Revealed: The 'significant' increase in police misconduct allegations in 2018

Watch: The Police Minister said he wasn't aware of any bullying allegations against Mr Haumaha. Credit: Newshub.

Police misconduct allegations have surged in recent times, with almost 2000 claims being levelled against staff in the first six months of this year alone.

Official figures reveal alleged cases of misconduct have increased by 21 percent compared to the same period in 2017, bringing the average number of complaints to about 13 per day.

Police Association President Chris Cahill told Newshub the spike is "significant".

"We'd like to know what is the cause behind that," he says.

Data collected by New Zealand Police between January and June this year shows 1329 incidents were reported involving 1808 staff, resulting in 1992 allegations made.

National manager for police professional conduct, Superintendent Anna Jackson, says the organisation sets high professional standards and demands that staff act with integrity.

However she admits the police force is not perfect.

"Despite the best of intentions, individual staff members are human; they and the organisation as a whole don't always get it right," she says.

The top five complaints by category are:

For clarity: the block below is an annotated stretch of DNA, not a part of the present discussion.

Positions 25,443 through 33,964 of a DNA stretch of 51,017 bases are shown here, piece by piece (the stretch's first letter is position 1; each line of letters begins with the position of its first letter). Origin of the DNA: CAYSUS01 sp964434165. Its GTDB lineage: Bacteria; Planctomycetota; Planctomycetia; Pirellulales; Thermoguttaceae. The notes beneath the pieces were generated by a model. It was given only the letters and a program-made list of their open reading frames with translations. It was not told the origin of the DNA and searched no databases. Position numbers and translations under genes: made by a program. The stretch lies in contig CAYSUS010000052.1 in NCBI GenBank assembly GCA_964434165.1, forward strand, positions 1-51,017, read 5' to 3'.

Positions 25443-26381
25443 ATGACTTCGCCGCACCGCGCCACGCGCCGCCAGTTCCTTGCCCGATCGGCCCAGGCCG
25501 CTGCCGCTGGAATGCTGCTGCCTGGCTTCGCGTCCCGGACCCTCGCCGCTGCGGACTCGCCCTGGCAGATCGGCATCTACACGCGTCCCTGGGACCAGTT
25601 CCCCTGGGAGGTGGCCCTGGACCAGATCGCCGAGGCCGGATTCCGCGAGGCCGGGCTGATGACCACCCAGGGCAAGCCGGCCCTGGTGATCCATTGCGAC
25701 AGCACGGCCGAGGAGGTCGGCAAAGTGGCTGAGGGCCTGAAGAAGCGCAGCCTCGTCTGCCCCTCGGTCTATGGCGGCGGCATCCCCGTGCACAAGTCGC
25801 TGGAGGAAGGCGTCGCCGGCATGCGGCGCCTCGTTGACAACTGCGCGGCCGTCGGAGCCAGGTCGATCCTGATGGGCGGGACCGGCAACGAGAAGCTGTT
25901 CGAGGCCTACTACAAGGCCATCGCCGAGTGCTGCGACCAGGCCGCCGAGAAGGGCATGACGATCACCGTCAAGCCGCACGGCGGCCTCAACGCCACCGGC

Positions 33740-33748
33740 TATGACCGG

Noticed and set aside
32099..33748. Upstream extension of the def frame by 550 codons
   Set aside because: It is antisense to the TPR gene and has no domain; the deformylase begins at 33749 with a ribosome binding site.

• Service failure (706)
  • Unprofessional behaviour (342)
  • Use of force on duty (245)
  • Breach of official conduct (225)
  • Arrest/Custodial (219)

Wellington District had the largest number of allegations (216), followed by Bay of Plenty (184) and Counties Manukau (183).

The majority of people complained about a failure to investigate, which reflects a stretched workforce, according to the union.

"[Police Association members] don't believe they have the resources to give their communities the service they deserve."

Less than half of the allegations against police have been fully investigated. As of June, 987 cases were closed - with 61 being upheld.

The union believes police officers respect the need for their actions to be scrutinised, but are "frustrated" with the time that process takes.

Mr Cahill says complainants would often prefer a simple apology as opposed to a full-scale investigation.

Police officers are thrown into high-pressure environments and are always faced with split-second decisions, he says.

"They'll be conflict situations, they'll be situations where people are unhappy with police involvements.

"You're always going to get complaints," he says.

Supt Jackson agrees that allegations of misconduct are unavoidable, but says there will be no hesitation to hold officers to account if their conduct is out of line.

Newshub.